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How PhDs Can Find The Best Fit Company To Work For

When I started my job search, I was obsessed with finding the right job title.

I wanted to make sure that I got into a job that was a good fit for me. So I scoured the internet for jobs that sounded interesting.

By that I mean I would read a job posting, play out scenarios in my head of working in the role, and then based on what I imagined, would apply to the job, or not. 

This was a disastrous strategy. 

First, job titles are so variable and numerous that I was lost in a sea of phrases that I didn’t understand.

I would read one job posting with XYZ job title and then read another job posting with the same job title, but the descriptions were wildly different.

As I continued researching, I realized there are up to 100 million companies in the U.S. alone, many of which have dozens of job titles. This meant that there were half a billion to one billion different job titles. 

Worse, I started hearing from peers who got hired that the job title they applied to was changed during the interviewing process as the employer got to know them.

In some cases, these peers negotiated their job titles. That’s when I came to the conclusion that obsessing over job titles and scrolling through online job postings based on job titles was why my job search wasn’t going anywhere. 

Once I shifted my focus to finding the right fit company first, not the right job title, everything turned around and I got hired. 

Ghost Job Listings Makes Chasing Job Titles A Losing Strategy

In today’s competitive job market, finding the ideal company to work for can be a daunting task. 

When you ghost job listings into account, it becomes a nightmare.

Ghost job listings have become a concerning trend in the current job market. These listings seem legitimate at first glance, but they are actually non-existent or misleading positions.

Companies may post these ghost jobs to gather resumes for future reference, gauge the talent pool, or simply to create an illusion of growth.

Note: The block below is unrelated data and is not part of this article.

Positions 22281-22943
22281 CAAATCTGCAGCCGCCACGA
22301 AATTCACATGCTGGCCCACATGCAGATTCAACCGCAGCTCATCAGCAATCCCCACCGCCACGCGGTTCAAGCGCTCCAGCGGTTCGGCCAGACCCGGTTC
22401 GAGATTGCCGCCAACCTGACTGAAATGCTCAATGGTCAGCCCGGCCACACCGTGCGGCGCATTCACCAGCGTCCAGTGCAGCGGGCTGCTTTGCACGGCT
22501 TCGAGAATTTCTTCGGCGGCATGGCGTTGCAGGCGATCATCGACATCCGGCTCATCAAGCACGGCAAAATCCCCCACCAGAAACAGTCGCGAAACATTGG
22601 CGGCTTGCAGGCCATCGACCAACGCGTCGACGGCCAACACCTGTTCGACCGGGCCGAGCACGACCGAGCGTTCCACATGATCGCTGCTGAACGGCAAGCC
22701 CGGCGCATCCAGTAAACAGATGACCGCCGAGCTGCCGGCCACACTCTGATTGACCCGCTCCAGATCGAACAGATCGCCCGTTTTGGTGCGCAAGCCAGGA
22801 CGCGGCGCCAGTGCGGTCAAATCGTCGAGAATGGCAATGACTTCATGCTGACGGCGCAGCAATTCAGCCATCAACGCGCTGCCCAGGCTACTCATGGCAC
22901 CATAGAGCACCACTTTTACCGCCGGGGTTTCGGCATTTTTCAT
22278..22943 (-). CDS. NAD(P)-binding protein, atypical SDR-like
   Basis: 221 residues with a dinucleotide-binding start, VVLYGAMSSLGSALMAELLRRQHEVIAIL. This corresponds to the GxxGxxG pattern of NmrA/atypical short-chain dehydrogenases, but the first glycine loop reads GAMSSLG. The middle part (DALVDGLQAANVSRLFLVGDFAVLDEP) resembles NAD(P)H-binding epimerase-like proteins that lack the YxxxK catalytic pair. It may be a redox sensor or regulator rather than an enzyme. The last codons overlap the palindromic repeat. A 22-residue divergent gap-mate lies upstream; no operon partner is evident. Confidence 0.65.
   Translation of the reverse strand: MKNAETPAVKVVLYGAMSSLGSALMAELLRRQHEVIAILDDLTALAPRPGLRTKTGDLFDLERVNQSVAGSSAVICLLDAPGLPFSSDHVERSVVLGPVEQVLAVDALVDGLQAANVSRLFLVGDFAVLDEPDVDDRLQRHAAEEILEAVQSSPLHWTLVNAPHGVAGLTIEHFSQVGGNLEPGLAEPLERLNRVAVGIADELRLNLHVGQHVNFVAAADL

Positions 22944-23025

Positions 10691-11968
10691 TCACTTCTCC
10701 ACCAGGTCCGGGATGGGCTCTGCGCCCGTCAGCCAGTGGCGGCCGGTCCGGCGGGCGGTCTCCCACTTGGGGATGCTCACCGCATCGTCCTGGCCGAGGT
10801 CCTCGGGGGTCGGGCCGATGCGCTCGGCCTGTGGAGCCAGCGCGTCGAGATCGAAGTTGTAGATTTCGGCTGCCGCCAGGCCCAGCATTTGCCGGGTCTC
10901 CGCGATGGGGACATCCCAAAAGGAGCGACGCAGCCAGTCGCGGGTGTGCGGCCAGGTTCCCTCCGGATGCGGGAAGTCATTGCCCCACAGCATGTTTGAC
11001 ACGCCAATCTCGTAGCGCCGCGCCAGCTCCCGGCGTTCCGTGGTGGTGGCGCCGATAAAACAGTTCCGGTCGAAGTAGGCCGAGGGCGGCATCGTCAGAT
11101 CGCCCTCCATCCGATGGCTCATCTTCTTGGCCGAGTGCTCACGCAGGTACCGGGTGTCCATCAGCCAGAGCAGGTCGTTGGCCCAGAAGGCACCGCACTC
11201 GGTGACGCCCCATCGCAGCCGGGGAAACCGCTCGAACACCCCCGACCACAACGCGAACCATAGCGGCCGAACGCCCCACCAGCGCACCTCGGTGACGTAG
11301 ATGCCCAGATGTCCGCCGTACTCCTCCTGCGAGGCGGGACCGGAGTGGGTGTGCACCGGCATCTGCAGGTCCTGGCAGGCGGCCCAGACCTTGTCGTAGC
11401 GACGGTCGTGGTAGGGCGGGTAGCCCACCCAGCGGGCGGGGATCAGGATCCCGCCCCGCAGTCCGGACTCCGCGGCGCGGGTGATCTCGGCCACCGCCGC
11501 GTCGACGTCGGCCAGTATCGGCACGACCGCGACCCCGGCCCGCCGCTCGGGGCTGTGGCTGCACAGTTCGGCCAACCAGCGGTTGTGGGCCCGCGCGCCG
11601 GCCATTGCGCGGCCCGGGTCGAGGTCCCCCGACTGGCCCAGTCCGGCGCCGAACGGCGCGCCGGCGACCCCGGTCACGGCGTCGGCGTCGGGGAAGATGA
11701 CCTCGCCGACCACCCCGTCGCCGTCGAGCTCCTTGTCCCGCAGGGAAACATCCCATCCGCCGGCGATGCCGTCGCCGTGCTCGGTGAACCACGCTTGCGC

Job seekers often invest time and effort in applying, only to receive no response or discover the job never existed.

The rise of ghost job listings has led to frustration and wasted resources for job seekers, highlighting the need for increased transparency and ethical practices in the hiring process.

And it’s only getting worse. 

A few months ago, Yahoo News less than a third (27%) of hiring managers admitted to posting ghost job listings.

Today, again – just a few months later – the same publication, Yahoo News, reported on a new survey showing that 50% of hiring managers are posting fake ghost jobs, including “leaving up ads for expired or already filled jobs.”

As a job seeker, it’s crucial to invest time and effort in researching and evaluating potential employers, as in the company.

Otherwise, you’ll spend immense resources chasing ghosts.

The best strategy in today’s job market is to find the companies that are a good fit for you, then apply to the best-fit job at the company – the best fit, not the perfect fit.

And before you apply, reach out to a few gatekeepers at the company (hiring managers, talent acquisition specialists, etc) and verify that the job is still available. 

7 Strategies For Finding The Best Fit Company To Work For

This all starts with finding companies that fit you though, which most PhDs are not used to doing.

Below are 7 valuable insights and tips to help you navigate the process of finding the best company to work for.

1. Define Your Priorities

Before starting your job search, it’s essential to clarify your priorities. Take a moment to reflect on what matters most to you in a company.

Consider factors such as company culture, work-life balance, career development opportunities, compensation, and benefits.

By defining your priorities, you can narrow down your search and focus on companies that align with your values and goals.

2. Research Company Culture

Company culture plays a significant role in your overall job satisfaction.

Researching and understanding a company’s culture can give you insights into its values, work environment, and employee engagement.